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Hannity falsely claimed that under Bush, "We created 10 million new jobs"

Wednesday, December 10, 2008

By Eric Boehlert and Jamison Foser
Media Matters

On the December 8 edition of Fox News' Hannity & Colmes, co-host Sean Hannity stated, "We had a good six and a half years with the economy." He later added: "We created 10 million new jobs, lower unemployment than in the last four decades' average." However, Hannity's claim that "10 million new jobs" have been created during the Bush administration is false. According to the Bureau of Labor Statistics (BLS), the United States has gained 2,866,000 net private-sector jobs between 2001, when President George W. Bush took office, and the first quarter of 2008. (According to the BLS, the United States has experienced a net loss of private-sector jobs each month since the first quarter of 2008 ended in March.) In contrast with Bush, the United States gained 10,749,000 net private-sector jobs during President Clinton's first term in office, from 1993 through 1996. The U.S. gained 10,270,000 net private-sector jobs during his second term, from 1997 through 2000.

Additionally, Hannity's suggestion that the unemployment rate represents an accomplishment for Bush ignores the fact that the unemployment rate that Bush inherited from Clinton is lower than the average unemployment rate during the Bush years. According to the BLS, the average seasonally adjusted unemployment rate since 2001 is 5.2 percent, which is lower than the average rate for the 1990s, but higher than in 1997, 1998, 1999, and 2000 -- the last four years before Bush took office. According to the BLS, the unemployment rate was 6.7 percent in November, and the lowest annual unemployment rate under Bush was 4.6 percent in 2006 and 2007, all of which are higher than the unemployment rates in 1998, 1999, and 2000 (4.5 percent, 4.2 percent, and 4.0 percent, respectively)....(Click for remainder).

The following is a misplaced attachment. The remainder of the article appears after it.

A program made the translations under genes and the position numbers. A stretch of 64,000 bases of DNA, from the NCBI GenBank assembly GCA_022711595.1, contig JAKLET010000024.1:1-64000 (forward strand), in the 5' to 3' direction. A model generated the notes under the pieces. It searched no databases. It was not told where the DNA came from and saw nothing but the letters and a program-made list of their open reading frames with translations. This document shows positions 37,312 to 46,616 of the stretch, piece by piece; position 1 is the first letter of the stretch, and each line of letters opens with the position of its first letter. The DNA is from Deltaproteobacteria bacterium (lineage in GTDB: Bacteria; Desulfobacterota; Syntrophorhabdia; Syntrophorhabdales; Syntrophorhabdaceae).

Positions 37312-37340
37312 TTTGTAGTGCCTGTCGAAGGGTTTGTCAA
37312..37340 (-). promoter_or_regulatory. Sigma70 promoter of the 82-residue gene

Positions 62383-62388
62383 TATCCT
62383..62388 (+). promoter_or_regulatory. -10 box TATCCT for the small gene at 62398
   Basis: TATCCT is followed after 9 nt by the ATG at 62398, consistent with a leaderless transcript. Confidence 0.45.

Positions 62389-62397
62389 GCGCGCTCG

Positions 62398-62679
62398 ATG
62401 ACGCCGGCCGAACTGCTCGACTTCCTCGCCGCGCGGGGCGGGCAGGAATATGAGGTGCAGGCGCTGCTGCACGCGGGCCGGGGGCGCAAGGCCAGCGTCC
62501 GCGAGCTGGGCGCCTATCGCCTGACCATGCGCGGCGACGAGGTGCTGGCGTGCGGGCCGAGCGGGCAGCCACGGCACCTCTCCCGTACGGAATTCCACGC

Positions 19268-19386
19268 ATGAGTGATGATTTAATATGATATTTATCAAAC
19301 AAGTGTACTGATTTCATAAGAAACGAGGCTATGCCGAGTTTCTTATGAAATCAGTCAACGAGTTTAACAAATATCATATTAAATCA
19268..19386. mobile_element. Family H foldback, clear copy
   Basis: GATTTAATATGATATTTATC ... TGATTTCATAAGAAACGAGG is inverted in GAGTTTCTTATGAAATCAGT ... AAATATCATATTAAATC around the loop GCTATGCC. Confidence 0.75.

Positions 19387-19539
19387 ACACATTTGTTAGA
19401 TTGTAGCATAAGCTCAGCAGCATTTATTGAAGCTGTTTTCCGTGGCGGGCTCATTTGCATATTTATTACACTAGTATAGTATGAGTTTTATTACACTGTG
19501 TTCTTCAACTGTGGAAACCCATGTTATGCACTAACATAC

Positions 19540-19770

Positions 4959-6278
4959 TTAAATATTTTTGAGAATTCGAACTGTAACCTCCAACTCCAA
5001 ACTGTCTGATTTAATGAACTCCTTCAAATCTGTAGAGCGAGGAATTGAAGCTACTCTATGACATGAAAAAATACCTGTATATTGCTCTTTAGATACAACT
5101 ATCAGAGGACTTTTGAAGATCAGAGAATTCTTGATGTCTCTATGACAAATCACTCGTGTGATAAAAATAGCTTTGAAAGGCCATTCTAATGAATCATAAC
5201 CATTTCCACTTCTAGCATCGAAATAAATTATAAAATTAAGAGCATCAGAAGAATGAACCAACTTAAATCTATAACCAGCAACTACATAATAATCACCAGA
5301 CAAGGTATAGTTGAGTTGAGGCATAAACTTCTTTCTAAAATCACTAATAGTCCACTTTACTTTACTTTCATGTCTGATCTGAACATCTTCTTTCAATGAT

Obama, Gore Meet to Discuss Energy Policy

President-elect Barack Obama met with former Vice-President Al Gore in Chicago to discuss energy policy. Gore endorsed Obama in June


Why we're mad at the Mormon church

A Times Op-Ed columnist defended a religious group that worked tirelessly to trample on the rights of same-sex couples.

By Rick Jacobs
LA Times Op-Ed

Leading up to the Nov. 4 vote, the Courage Campaign Issues Committee bought time on cable television to air an advertisement against Proposition 8 entitled "Home Invasion." The hard-hitting ad depicted two arrogant Mormon missionaries invading the home of a lesbian couple, stripping them of their wedding rings and shredding their marriage license.

The dramatic visuals were designed to call attention to two issues: Proposition 8 sought to take away the legal rights of same-sex couples all across California, and members of the Church of Jesus Christ of Latter-day Saints had contributed an enormous amount of money and manpower to the campaign.

Since the election, this ad has drawn the ire of religious groups and pundits across the country, including Times Op-Ed columnist Jonah Goldberg ("An ugly attack on Mormons," Dec. 3). But amid the uproar over the ad, there was very little discussion about something very important: the truth.

And the truth is very simple: Members of the Church of Jesus Christ of Latter-day Saints campaigned vigorously to strip rights from gays and lesbians. They contributed a staggering amount of money to pass Proposition 8 -- a figure estimated to be at least $20 million (and potentially much higher) to fund a fear-mongering, truth-distorting campaign whose only objective was to outlaw same-sex couples from getting a marriage license. Proposition 8 now threatens to invalidate the same-sex marriages already in existence, pending future rulings from the California Supreme Court. There is an old saying: Truth can't be libel....(Click for the remainder).



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